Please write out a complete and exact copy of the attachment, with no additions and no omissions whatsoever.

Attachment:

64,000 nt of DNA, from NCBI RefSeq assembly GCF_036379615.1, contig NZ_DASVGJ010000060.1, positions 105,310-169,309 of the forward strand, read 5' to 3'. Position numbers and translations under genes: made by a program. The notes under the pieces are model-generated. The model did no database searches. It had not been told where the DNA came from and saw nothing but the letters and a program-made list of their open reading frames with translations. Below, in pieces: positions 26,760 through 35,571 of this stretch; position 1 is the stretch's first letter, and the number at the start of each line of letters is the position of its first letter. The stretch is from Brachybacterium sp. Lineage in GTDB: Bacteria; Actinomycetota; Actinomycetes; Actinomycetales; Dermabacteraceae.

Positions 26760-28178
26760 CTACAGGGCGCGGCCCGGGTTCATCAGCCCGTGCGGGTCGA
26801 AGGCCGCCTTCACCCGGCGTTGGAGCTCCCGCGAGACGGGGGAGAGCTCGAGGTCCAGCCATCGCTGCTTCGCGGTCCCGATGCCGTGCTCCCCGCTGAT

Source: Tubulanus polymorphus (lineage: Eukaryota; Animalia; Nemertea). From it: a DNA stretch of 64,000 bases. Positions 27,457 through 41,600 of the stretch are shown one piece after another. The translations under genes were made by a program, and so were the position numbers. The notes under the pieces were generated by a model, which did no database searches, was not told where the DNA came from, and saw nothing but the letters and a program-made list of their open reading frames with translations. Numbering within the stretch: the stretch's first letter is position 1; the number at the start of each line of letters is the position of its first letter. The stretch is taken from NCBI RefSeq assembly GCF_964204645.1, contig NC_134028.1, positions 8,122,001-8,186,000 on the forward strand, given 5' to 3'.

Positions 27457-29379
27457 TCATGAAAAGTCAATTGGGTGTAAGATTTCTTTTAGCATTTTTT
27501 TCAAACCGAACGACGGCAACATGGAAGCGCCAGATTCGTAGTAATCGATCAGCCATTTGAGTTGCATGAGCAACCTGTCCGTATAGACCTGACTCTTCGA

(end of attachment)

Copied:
64,000 nt of DNA, from NCBI RefSeq assembly GCF_036379615.1, contig NZ_DASVGJ010000060.1, positions 105,310-169,309 of the forward strand, read 5' to 3'. Position numbers and translations under genes: made by a program. The notes under the pieces are model-generated. The model did no database searches. It had not been told where the DNA came from and saw nothing but the letters and a program-made list of their open reading frames with translations. Below, in pieces: positions 26,760 through 35,571 of this stretch; position 1 is the stretch's first letter, and the number at the start of each line of letters is the position of its first letter. The stretch is from Brachybacterium sp. Lineage in GTDB: Bacteria; Actinomycetota; Actinomycetes; Actinomycetales; Dermabacteraceae.

Positions 26760-28178
26760 CTACAGGGCGCGGCCCGGGTTCATCAGCCCGTGCGGGTCGA
26801 AGGCCGCCTTCACCCGGCGTTGGAGCTCCCGCGAGACGGGGGAGAGCTCGAGGTCCAGCCATCGCTGCTTCGCGGTCCCGATGCCGTGCTCCCCGCTGAT

Source: Tubulanus polymorphus (lineage: Eukaryota; Animalia; Nemertea). From it: a DNA stretch of 64,000 bases. Positions 27,457 through 41,600 of the stretch are shown one piece after another. The translations under genes were made by a program, and so were the position numbers. The notes under the pieces were generated by a model, which did no database searches, was not told where the DNA came from, and saw nothing but the letters and a program-made list of their open reading frames with translations. Numbering within the stretch: the stretch's first letter is position 1; the number at the start of each line of letters is the position of its first letter. The stretch is taken from NCBI RefSeq assembly GCF_964204645.1, contig NC_134028.1, positions 8,122,001-8,186,000 on the forward strand, given 5' to 3'.

Positions 27457-29379
27457 TCATGAAAAGTCAATTGGGTGTAAGATTTCTTTTAGCATTTTTT
27501 TCAAACCGAACGACGGCAACATGGAAGCGCCAGATTCGTAGTAATCGATCAGCCATTTGAGTTGCATGAGCAACCTGTCCGTATAGACCTGACTCTTCGA